A Catholic schoolteacher at a north Belfast school has been forced to leave her school district after becoming a a target for a sectarian loyalist hate campaign.
Catherine Seeley, who was recently co-opted as a Sinn Fein councillor in Craigavon, County Armagh, is to quit the Boys’ Model School after becoming the focus of online abuse.
Her employment at the school in the loyalist Ballysillan area had been objected to by the extremist ‘Protestant Coalition’ group. A photograph of the teacher, who is originally from Lurgan, appeared on the group’s Facebook page.
In a joint statement, the board of governors at the Boys’ Model School and the Belfast Education and Library Board (BELB) said they supported Ms Seeley in her decision to leave.
Teaching unions have come out in strong support of Ms Seeley, who is said to have been left very scared by the abuse. The Irish National Teachers Organisation, said no-one should have to put up with being threatened, and called on those responsible to lift the threats.
Ms Seeley graduated from Queen’s University in Belfast with a degree in history and Politics and trained as a teacher before taking up a 12-month teaching post at Boys’ Model last September.
A message on the Facebook page called for a “concerted efforts to get these pro-republican... supporters and perverted RC [Roman Catholic] teachers out of every Protestant school in Northern Ireland”.
Protestant Coalition founder Willie Frazer said that Ms Seeley was “openly a republican supporter”.
“This wasn’t something that she had kept to herself,” he said. “If you do that in public you have to suffer the consequences.”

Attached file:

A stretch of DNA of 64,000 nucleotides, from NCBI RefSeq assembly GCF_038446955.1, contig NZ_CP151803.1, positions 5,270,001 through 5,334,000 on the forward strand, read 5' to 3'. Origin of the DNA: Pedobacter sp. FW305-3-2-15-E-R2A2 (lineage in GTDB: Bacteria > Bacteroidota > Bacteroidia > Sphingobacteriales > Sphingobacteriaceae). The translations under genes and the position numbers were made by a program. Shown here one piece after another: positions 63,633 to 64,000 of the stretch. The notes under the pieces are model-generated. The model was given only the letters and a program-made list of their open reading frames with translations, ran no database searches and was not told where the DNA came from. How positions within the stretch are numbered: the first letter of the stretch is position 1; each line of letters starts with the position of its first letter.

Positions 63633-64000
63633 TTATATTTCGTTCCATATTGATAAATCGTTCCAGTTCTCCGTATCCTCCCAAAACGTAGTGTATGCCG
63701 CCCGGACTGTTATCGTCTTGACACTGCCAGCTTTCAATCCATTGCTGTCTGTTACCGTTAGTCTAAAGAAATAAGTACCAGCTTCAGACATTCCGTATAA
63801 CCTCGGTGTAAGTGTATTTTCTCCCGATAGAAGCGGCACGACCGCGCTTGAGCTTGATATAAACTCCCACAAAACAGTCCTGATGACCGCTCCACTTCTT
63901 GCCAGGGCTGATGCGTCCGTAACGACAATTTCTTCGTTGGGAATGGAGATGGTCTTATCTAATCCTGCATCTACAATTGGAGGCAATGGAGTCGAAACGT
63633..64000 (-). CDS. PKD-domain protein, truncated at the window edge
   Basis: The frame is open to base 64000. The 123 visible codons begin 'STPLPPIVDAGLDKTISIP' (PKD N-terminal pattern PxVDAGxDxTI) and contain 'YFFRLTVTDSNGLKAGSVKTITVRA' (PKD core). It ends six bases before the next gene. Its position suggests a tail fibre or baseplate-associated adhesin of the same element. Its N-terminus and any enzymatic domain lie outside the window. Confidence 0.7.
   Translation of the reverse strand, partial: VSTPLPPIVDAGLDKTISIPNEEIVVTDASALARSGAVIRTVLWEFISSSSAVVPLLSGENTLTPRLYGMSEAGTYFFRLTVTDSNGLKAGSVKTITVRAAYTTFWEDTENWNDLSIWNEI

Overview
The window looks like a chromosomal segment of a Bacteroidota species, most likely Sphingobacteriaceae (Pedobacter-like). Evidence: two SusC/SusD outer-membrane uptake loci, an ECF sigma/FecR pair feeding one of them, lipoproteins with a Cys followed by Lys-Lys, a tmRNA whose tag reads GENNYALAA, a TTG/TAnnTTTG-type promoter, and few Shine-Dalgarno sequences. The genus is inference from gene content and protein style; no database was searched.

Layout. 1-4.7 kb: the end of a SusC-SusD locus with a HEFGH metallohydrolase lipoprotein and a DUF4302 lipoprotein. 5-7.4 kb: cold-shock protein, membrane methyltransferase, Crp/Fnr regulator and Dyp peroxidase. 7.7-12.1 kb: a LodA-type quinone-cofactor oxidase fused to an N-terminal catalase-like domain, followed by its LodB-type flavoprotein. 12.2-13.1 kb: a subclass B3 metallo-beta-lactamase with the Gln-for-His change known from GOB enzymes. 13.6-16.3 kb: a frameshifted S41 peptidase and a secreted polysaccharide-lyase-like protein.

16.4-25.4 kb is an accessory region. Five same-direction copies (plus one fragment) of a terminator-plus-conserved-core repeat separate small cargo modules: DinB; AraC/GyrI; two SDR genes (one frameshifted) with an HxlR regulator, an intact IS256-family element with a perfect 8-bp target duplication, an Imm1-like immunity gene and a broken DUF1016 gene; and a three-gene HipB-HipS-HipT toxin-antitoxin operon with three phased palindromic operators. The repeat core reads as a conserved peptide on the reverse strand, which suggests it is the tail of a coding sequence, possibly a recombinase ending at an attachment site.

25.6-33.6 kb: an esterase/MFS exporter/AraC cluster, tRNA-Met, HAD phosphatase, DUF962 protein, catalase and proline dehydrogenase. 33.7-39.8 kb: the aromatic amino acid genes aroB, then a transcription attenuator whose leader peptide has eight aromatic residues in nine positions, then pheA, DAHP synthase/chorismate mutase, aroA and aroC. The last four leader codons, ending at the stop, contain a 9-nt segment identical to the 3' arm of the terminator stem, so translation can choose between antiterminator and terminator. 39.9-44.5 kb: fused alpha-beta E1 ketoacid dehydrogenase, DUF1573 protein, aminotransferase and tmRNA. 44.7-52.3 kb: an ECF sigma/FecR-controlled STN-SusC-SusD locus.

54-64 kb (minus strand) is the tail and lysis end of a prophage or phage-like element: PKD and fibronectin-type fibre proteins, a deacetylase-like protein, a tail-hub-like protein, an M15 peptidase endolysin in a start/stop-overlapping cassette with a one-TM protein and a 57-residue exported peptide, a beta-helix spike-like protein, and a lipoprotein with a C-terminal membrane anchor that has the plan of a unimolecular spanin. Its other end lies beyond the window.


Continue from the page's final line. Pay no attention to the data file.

Sinn Fein condemned what it called “the sectarian targeting and witch hunt of a Catholic school teacher”.
“The sole purpose of the Protestant coalition is anti-peace process, sectarian and inflammatory politics led by people like Willie Frazer, who unionist parties consulted with in recent negotiations,” said spokesman Chris Hazzard.
“It is now high time for unionist political leaders to face down these rejectionist elements and come out to strongly defend the right of people to live and work free from sectarian harassment.”
He said that in the week since the young teacher was forced from her job, no unionist political leader had spoken out in her defence or taken a stand against the “rejectionist mob” driving the campaign.
“Once again [DUP leader] Peter Robinson and [UUP leader] Mike Nesbitt are failing the test of political leadership.”
A DUP spokesman said parents were right to object to Ms Seeley.
“Parents have expressed their concerns to us about their children being taught history or politics by someone who has participated in the commemoration or glorification of IRA terrorists,” he said.
Sinn Fein’s Six-County Education Minister John O’Dowd paid tribute to those pupils at the school who spoke up for Ms Seeley. Mr O’Dowd said the students who had backed her on social media sites had demonstrated “courage and vision”.